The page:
All About BTC, LTC, ETH mining as well as other alternative crypto currencies
The summer will soon be upon us and yet again will start causing issues with the cooling of GPU and ASIC miners for a lot of people. This is why we have started doing some experiments with cooling using mineral oil to submerge a miner and using a traditional water cooling hardware for achieving more efficient, silent and problem free cooling during the coming higher temperatures. Out initial experiments have started by using a single KNC Titan CUBE that is submerged in mineral oil, leaving the fan on the miner to move the liquid and using a water pump and a water cooling radiator with 3x 120mm fans attached to it. A simple setup with some water cooling hardware we have lying around unused, but enough to get us started in exploring the DIY mineral oil submerged cooling.
Mineral oil is with different viscosity compared to water, so it is essentially a bit harder to move in a water cooling setup as compared to using water. Also submerging fans in it will make them move at a slower speed due to the increased resistance of the liquid as compared to air, some fans may even be unable to start when submerged in mineral oil. An example of such an issue with the fan not able to start rotating in the liquid is the 140mm Noctua NF-A14 iPPC-3000 PWM fans that are used as a common replacement for the stock KNC fans of the Titan ASIC miners. The biggest advantage of using mineral oil is that it is a dielectric and a good one at that, so it is safe to submerge electronics in it and when everything is surrounded with oil the heat gets easily moved from the components to the oil. When you move the oil through a cooling radiator with the help of a water pump you can keep it cool and thus get a lower operating temperature of hardware that is submerged in it.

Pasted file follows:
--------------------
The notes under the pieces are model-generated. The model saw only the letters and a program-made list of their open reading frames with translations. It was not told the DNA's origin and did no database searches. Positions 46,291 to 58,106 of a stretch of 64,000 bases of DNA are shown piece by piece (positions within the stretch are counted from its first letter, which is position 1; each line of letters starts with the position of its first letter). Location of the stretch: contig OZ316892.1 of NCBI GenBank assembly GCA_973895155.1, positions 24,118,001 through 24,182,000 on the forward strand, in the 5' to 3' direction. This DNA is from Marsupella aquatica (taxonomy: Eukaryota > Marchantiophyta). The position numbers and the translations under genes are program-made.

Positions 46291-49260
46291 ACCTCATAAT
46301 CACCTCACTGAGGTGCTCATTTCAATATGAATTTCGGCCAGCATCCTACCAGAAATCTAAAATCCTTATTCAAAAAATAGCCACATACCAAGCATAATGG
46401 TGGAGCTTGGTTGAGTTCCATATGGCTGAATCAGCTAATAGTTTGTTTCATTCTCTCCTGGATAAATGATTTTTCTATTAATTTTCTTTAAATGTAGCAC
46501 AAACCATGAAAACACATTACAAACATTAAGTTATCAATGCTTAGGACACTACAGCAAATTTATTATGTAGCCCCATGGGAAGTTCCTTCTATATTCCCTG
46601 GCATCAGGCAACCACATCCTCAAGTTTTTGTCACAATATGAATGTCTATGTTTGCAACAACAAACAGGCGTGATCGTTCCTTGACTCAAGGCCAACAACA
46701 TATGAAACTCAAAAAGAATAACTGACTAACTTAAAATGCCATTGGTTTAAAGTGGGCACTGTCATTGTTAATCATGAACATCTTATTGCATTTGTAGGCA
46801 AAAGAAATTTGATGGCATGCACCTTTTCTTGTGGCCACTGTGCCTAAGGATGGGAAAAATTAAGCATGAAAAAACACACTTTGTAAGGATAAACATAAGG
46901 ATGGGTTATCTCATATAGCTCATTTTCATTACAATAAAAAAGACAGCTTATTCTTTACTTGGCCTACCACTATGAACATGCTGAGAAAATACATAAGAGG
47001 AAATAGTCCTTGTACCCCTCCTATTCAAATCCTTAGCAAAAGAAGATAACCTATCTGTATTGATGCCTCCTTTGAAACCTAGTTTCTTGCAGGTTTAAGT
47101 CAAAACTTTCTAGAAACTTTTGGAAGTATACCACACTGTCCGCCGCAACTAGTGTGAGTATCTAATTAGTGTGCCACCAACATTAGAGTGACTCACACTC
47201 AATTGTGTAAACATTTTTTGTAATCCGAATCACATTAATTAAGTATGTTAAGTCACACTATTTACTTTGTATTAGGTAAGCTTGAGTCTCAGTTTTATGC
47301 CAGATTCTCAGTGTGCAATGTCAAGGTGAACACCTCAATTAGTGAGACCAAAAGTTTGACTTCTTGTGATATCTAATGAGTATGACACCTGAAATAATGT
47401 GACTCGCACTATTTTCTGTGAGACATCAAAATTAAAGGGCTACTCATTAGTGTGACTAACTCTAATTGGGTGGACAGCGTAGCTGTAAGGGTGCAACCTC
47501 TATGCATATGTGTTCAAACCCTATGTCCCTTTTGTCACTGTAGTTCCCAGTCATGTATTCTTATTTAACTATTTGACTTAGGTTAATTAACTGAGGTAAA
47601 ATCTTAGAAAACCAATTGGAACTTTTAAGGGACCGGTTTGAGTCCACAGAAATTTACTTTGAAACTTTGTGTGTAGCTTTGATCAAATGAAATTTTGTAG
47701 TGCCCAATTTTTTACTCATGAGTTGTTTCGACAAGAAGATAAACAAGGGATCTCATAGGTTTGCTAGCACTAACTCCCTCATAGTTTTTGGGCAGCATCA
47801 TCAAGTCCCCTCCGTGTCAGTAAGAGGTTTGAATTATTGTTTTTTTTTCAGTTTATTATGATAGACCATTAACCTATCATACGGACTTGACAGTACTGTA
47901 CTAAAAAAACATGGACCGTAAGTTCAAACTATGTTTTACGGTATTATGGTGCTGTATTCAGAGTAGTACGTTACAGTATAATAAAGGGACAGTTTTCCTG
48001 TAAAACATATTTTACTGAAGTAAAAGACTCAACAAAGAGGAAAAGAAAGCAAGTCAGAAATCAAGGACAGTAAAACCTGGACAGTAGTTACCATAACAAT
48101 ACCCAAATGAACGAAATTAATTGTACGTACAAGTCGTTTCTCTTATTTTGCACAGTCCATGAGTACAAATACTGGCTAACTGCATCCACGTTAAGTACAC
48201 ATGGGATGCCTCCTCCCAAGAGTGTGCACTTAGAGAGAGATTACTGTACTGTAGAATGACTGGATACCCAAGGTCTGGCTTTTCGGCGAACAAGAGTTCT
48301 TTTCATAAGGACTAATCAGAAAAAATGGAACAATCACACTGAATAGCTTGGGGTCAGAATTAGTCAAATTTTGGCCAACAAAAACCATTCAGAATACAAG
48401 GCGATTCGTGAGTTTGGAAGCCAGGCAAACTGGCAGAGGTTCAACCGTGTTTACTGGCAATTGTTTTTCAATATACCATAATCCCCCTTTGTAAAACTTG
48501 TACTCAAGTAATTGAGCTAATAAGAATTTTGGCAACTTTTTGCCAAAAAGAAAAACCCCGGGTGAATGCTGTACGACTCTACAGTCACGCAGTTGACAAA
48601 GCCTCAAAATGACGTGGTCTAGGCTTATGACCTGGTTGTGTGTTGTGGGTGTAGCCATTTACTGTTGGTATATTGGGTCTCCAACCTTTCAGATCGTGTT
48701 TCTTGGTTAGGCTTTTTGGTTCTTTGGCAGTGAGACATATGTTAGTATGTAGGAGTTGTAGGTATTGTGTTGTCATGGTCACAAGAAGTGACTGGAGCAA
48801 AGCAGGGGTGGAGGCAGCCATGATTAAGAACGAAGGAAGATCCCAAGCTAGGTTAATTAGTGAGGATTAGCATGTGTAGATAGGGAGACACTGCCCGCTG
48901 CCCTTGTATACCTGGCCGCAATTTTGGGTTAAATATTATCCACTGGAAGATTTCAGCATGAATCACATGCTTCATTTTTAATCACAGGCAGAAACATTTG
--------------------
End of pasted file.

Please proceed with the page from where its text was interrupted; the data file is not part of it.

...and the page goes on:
What you should be extra careful with is to keep the mineral oil clean, meaning that you need to clean up the hardware well before submerging it in. Introducing dust and other materials could cause potential issues with the liquid moving through the water pump and water radiator and even cause the cooling system to fail if it gets clogged. Another possible problem with other substances getting inside the mineral oil is that they might be conductive and since the oil is being moved around inside the container it is stored in with everything else inside it it may cause short circuit, though that is not very likely, it is still a possibility. Should you decide to takeout the submerged hardware from the mineral oil you will also need to clean it from the residual oil, you should be able to easily do it with alcohol or any cleaning fluid or spray you may have handy and the hardware will look like brand new after that.
Our experiments with trying to cool a KNC Titan cube have shown some interesting results, but it also seems that ASIC miners like that with a single large crystal (or four under one hood) might not be doing that great as ASICs with many smaller chips. In fact we are not seeing much trouble with the ASIC chip itself when it is submerged, we are seeing weird behavior with the DC/DC power units. With normal air cooling the cube is working perfectly fine everything working at 325 MHz, but when submerged some of the eight DCDC power units start to behave weird and restart from time to time. Could be the thick thermal pads used that do not behave well when submerged in mineral oil, we need to do more research on what is causing the problem. Bringing back the Titan cube to air cooling it is working just fine again, so for the moment we are going to move to doing tests with some other mining hardware such as the iBeLink X11 ASIC miner for example that might do better. As for cooling the Titan cube we are going to be looking for other alternatives besides the stock air cooling in the next days as we are not very happy with KNC’s approach.